Friday, March 6, 2009

Why I like Sonlight's history sequence

Half my blog posts come out of things I write on the Homeschool-MovingOn yahoo group, and here is another one.  I had said something about US history starting so late, which prompted questions.  So, here is a re-write of what I said yesterday.

One of the reasons I haven't gone to some sort of neo-classical 4 year chronological history (Well Trained Mind or Tapestry of Grace specifically) is that they never do "just" US history. (It is important to my husband that we do spend some time focused on American history.)

Some of the other neo-classical chronologies (Veritas Press) end up focusing mostly on US history in the last 200 or so years of the chronology, and they really skimp on the rest of the world (especially the Eastern hemisphere).

I'm not saying Sonlight is the perfect balance, but it is one that works for me.  

Sonlight's sequence (I'm assuming P4/5 for the K year, one core a year, ending with Core 400 in 12th grade):

General overall stuff - two years

World history overview - two years

American history (which does lightly cover Canada and South America, doesn't really do Central America) - two years

Eastern hemisphere - one year

World history - two years

American history - one year

Church history - one year

20th Century World history - one year 

Civics/Government - one year


So, in 13 years, this includes:

2 years of general social studies (that is beyond the community helper level in many programs)

6 years of world history (that does touch on US history)

3 years of American history (that does include some history of the non-US parts of the Americas)

1 year of church history

1 year of Civics/Government (mostly US)

If I lived outside the US, I think I would plan to do the condensed Alt 3 or whatever it is called, and use that other year in elementary school to do my own thing for my country.  And I would probably replace Core 100 with a history of my country as well.  And I'd take a serious look at Core 400 and whether or not I wanted to do that, or do a Civics/Government that is more appropriate for where I live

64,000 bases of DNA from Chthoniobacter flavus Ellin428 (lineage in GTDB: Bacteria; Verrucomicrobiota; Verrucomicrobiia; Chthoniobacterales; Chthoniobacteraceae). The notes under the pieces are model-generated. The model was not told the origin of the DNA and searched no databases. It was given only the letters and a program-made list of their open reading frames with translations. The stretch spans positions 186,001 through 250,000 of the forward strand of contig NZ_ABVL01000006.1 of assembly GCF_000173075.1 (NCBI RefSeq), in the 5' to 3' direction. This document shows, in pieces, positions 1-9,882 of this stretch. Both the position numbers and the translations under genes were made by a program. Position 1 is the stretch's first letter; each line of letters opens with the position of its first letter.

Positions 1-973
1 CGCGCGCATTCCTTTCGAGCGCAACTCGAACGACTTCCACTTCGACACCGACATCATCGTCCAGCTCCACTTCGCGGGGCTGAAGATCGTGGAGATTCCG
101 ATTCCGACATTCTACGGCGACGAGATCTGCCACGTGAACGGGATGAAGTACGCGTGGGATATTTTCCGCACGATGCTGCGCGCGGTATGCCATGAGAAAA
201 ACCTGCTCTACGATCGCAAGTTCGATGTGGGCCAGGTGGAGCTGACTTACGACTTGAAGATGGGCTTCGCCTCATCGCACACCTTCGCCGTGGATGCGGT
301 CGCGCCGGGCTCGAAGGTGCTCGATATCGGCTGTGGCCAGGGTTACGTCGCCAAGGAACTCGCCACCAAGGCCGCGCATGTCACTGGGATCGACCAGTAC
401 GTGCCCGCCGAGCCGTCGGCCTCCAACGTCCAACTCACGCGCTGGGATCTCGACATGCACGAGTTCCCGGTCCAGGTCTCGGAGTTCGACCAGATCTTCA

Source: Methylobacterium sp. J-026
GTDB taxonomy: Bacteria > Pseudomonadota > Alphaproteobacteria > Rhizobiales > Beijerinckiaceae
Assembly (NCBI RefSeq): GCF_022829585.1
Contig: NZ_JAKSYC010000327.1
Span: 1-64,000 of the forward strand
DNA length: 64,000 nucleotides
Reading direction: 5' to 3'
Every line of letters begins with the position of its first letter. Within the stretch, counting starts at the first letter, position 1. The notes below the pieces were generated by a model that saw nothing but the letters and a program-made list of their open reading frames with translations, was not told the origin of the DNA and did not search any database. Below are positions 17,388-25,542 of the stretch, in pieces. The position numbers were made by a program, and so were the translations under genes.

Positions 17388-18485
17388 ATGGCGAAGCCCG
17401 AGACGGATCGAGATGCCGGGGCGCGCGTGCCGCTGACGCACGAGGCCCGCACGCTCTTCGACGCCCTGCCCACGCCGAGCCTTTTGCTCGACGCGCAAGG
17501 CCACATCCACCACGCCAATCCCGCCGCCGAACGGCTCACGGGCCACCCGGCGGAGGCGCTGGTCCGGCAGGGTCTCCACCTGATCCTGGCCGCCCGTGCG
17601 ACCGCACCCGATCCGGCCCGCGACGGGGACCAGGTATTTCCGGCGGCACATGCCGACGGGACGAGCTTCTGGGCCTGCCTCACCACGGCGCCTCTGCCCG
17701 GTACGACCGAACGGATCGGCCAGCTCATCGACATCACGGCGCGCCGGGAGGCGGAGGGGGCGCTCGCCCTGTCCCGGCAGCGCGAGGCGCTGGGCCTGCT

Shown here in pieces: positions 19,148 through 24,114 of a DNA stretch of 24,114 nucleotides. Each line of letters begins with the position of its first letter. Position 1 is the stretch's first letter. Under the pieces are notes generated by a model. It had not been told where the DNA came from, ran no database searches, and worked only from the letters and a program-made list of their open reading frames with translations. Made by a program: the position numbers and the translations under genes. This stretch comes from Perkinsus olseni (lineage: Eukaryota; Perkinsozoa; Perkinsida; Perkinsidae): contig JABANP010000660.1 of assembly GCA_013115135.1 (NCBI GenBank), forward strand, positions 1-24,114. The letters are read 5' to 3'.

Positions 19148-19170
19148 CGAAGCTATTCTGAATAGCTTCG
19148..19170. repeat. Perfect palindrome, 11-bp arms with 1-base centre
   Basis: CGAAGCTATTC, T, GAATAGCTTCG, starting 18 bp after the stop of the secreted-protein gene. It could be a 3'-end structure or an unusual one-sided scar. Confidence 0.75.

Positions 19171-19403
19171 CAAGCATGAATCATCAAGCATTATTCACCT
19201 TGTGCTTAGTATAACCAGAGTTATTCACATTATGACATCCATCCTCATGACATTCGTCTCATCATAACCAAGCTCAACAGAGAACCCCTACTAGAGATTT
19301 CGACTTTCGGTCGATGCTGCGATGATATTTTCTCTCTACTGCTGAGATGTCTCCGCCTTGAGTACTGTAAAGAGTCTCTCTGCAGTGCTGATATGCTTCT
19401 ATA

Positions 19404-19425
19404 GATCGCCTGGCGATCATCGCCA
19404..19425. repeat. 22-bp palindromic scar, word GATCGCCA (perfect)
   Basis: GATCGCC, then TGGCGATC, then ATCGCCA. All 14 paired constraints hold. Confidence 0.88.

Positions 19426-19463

But, given that I am a US Citizen, I think SL has hit a really good balance.  One big weakness, I think (but I don't see it addressed by ANYONE else either) is that Central America is rarely addressed, South America gets only a bit of coverage, and not a lot of time is spent on Canada either.  I will admit that growing up, I never learned ANY South or Central American history.  Living only a couple hours from Canada, I did get a bit of Canadian history, but not much.  So, SL does way more than *I* got, but I still don't think they do enough, unless that happens in a core we haven't done yet (we've done up through 5).

Compare that to, say, Abeka, starting with 1st grade:

American history - four years

World history - one year (does cover Eastern hemisphere, but also does a 'compare and contrast' with the US)

American history - one year

World history - one year

American history - one year

World Geography - one year (high school starts here)

World History - one year

American History - one year  (billed as a "positive, patriotic approach")

American Government - one semester

Economics - one semester


4 years of world history or geography

7 years of American history

1 year of Government/econ

Ugh.  And that is without getting into whether or not a "positive, patriotic approach" is appropriate at the high school level.

Bob Jones is almost identical.  The only difference I see is that the two world history years before high school are back to back... so five years of US, two of World, one of US.  So their world history is a bit more like Cores 6-7 in that they go together.

Abeka mirrors fairly well what *my* experience was in school, except I don't think I had a year of world history in jr. high, I had world geography then instead of high school.  And I only had three years of social studies in high school, not four.

I think most public schools would be pretty close to the Abeka or Bob Jones model too, except that K-2 are more community studies with a smattering of US history in there.  Of course, most public schools would do American history from the 'everything the US has ever done is evil and bigoted' approach, instead of the "rich in Christian insight" or "positive, patriotic" sides.  I don't like either extreme.

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